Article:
Forecast opportunity costs

Opportunity costs are the lost benefits you experience when choosing an alternative option. When it comes to getting buy-in for SEO, it can help to show what the opportunity cost would be if decision-makers chose not to invest in SEO.

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It’s super easy to do this using Ahrefs’ traffic value metric.

Example of Ahrefs' traffic value metric in Site Explorer dashboard.Example of Ahrefs' traffic value metric in Site Explorer dashboard.

This metric shows you how much you’d be spending on paid ads to get the same traffic you do through SEO. It has opportunity cost baked right into it!

You can use it in a few different ways. My favorite method is to look at a successful segment of the website and use its metrics to forecast potential success for a new segment you want to optimize or build-out.

For example, here you can see how the French segment of our site compares with the Spanish segment.

Comparing two website segments using Ahrefs' competitor comparison features.Comparing two website segments using Ahrefs' competitor comparison features.

Want to launch into a new international market? Use these metrics to build a case of what you’d be missing out on by not expanding.

Want to improve an underperforming segment of your site? Show that segment vs a segment that’s skyrocketing to your executive team.

My second favorite method is to use the Traffic Value metric to pit SEO against Google Ads or other marketing channels and showcase how SEO compounds over time and costs less in the long run.

Realistically, if there’s a marketing budget to be had, and it doesn’t go to SEO, these are the alternative channels it will likely go to. So, positioning SEO as a worthwhile channel to invest in can get you a bigger slice of the budget.

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For instance, you could pitch something like, “Our forecasts show that we could reduce our cost per click to $X (traffic value / traffic) by investing Y resources into SEO instead of [another channel].”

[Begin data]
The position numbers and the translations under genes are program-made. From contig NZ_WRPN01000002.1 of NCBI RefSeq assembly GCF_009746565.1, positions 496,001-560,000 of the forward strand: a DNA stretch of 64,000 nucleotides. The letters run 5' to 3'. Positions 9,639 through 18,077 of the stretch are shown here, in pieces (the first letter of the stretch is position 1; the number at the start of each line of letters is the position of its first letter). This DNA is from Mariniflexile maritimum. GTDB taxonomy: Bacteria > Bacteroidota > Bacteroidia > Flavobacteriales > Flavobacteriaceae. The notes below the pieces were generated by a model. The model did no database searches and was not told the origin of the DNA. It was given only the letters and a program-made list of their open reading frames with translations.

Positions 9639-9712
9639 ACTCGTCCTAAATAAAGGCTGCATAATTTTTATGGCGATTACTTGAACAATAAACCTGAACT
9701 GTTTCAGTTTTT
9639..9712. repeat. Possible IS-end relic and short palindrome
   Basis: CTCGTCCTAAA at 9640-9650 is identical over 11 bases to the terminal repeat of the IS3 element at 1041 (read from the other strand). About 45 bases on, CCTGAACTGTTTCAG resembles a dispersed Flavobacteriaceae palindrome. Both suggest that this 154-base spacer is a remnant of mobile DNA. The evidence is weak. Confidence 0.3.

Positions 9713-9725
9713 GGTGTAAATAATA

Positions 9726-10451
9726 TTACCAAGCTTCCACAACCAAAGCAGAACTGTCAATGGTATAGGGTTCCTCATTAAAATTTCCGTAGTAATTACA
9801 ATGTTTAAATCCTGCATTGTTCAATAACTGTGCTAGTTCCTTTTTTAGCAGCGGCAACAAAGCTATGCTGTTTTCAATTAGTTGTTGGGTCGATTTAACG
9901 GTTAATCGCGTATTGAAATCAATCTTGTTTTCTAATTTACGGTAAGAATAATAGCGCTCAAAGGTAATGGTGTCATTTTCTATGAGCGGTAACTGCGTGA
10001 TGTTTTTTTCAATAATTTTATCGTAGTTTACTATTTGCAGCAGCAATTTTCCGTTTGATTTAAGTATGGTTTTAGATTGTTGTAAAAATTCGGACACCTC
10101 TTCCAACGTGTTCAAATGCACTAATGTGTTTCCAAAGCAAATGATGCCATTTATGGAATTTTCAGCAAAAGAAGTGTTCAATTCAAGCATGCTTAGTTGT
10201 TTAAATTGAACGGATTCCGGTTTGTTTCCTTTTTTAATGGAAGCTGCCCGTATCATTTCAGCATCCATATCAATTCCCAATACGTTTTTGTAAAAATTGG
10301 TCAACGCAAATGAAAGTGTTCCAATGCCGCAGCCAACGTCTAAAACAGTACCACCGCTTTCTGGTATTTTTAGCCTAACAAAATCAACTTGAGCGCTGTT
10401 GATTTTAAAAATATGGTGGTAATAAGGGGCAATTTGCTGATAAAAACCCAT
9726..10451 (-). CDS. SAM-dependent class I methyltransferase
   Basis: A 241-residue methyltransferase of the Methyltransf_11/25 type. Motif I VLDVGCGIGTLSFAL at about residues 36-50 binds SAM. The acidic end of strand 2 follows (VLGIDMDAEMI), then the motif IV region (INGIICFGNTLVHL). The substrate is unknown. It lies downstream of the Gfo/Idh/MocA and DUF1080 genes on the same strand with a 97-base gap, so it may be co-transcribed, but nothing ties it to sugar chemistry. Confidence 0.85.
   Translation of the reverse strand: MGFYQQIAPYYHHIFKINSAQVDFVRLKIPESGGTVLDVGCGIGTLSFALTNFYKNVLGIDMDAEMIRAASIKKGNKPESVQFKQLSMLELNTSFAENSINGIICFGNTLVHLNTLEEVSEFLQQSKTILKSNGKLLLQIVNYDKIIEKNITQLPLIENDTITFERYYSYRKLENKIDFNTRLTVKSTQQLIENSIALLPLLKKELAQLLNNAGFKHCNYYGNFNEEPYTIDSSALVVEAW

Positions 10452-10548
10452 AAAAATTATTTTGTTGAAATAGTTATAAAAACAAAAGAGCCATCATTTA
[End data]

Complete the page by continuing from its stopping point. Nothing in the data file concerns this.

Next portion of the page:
If your website is fairly new or you don’t have existing successes to leverage, you can do both of the above by using a competitor’s website as a proxy until you start getting some results that you can use in future forecasts.

So, your pitch would be more like: “X competitor is saving up to $Y (traffic value) in Google ads costs by using SEO. We’re leaving money on the table by not investing in SEO.”

Key Takeaways

Good SEO is about giving people what they want. Getting buy-in is the same, just for a different audience.

The more you help others in your organization get what they want, you’ll also get what you want.

When it comes to collaborating with other departments, it comes down to helping them meet their KPIs because they’re working with you. It builds a positive relationship where they feel happy to help you out in the future and are more likely to prioritize SEO projects.

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As for getting buy-in from executives, understanding where they spend most of their mental energy and aligning your projects to those things can go a long way.

If you’ve got any questions or cool tactics to share, reach out on X or LinkedIn any time!



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Websites Created With Google Business Profiles To Shut Down In March

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Websites Created With Google Business Profiles To Shut Down In March

Do you have a website created through Google Business Profiles for your local business?

If so, you must find an alternative website solution as Google plans to shut down websites created with Google Business Profiles in March.

Websites Created With Google Business Profiles Will Redirect Until June 10, 2024

A redirect will be put in place from your GBP website to your Google Business Profile until June 10, 2024.

“Websites made with Google Business Profiles are basic websites powered by the information on your Business Profile.